IP Subnet Addressing Overview, Motivation, and Advantages
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The Impact of Subnetting on Addressing and Routing
The change to subnetting affects both addressing and routing in IP networks. Addressing changes of course, because instead of having just a network ID and host ID, we now also have a subnet ID to be concerned with. The size of the subnet ID can vary for each network, so an additional piece of information is needed to supplement the IP address to indicate what part of the address is the subnet ID and what part is the host ID. This is a 32-bit number commonly called a subnet mask. The mask is used both for calculating subnet and host addresses, and by routers for determining how to move IP datagrams around a subnetted network.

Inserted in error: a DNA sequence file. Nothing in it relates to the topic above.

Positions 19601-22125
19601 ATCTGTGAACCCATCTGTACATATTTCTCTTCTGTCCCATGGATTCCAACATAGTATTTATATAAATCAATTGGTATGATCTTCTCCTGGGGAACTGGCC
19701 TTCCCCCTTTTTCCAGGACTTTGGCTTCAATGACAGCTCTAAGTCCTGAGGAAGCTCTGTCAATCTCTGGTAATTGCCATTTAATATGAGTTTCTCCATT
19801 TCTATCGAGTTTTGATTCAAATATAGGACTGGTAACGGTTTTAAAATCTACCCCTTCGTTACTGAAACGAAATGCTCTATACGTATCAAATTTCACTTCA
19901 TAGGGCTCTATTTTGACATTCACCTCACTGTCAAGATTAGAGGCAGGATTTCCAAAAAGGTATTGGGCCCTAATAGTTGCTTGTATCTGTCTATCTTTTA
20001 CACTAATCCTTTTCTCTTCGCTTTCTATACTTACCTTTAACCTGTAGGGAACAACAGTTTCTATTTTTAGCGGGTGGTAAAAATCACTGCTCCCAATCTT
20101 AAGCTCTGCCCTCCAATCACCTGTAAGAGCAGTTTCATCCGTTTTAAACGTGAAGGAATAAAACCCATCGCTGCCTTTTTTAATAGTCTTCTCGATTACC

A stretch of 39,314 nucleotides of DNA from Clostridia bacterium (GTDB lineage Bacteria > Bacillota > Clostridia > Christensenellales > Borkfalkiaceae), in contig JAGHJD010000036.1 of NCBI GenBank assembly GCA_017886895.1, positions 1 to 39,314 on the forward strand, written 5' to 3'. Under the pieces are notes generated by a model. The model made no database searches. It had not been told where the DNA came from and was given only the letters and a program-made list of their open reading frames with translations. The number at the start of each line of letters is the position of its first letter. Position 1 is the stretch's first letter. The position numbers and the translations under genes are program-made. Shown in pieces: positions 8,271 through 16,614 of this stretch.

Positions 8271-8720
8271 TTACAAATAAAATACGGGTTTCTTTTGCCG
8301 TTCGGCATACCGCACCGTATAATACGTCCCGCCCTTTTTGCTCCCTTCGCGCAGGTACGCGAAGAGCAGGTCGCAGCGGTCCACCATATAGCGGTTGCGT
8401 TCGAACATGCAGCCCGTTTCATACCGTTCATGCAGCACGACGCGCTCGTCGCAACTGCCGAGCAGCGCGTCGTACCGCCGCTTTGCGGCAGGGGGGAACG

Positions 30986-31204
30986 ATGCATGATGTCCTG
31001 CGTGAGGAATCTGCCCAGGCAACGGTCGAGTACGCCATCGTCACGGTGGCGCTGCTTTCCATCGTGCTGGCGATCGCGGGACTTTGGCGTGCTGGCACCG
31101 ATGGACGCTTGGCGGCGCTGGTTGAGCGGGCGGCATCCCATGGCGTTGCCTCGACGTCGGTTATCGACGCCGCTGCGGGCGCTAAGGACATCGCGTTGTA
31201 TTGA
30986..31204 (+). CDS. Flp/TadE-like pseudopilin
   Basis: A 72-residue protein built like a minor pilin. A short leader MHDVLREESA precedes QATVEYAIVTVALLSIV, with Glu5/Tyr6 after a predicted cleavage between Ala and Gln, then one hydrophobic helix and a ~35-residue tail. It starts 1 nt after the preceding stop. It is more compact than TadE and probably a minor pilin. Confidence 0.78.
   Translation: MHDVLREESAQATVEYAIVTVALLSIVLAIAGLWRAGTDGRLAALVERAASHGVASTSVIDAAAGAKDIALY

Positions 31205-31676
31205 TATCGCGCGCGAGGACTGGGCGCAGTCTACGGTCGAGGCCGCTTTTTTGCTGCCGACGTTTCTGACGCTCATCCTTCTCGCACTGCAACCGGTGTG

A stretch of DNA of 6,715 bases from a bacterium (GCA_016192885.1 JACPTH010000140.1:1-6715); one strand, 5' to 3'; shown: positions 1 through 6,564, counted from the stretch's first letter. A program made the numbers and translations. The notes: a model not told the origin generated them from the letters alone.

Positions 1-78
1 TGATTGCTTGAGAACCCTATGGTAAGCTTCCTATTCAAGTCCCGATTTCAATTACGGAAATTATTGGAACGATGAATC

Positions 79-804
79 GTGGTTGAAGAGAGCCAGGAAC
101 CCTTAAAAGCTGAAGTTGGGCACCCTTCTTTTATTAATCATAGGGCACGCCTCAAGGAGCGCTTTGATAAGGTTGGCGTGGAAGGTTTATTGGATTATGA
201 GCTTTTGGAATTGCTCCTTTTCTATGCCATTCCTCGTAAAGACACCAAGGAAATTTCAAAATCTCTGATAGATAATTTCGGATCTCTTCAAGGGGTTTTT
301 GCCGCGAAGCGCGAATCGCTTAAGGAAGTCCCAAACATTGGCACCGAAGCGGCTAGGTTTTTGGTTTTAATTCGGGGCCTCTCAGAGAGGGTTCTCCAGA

Routing changes because of the additional level of hierarchy. In regular classful addressing, when a router receives an IP datagram, it only needs to decide if the destination is on the same network or a different network. Under subnetting, it must also look at the subnet ID of the destination and make one of three choices: same subnet, different subnet on the same network, or different network. Again, this is done using the subnet mask. Changes are also required to routing protocols, such as the Routing Information Protocol (RIP), to deal with subnets and subnet masks.
Its funny, but the main drawbacks to subnetting, compared with the older addressing scheme, have more to do with understanding how subnetting works than the technology itself! More effort is required to deal with addressing and routing in a subnet environment, and administrators must learn how to subdivide their network into subnets and properly assign addresses. This can be a bit confusing to someone who is new to subnetting. However, the technology today is quite well-established so even this is not much of a problem. For the newcomer, having a handy reference guide like this one certainly helps. J
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Version 3.0 - Version Date: September 20, 2005
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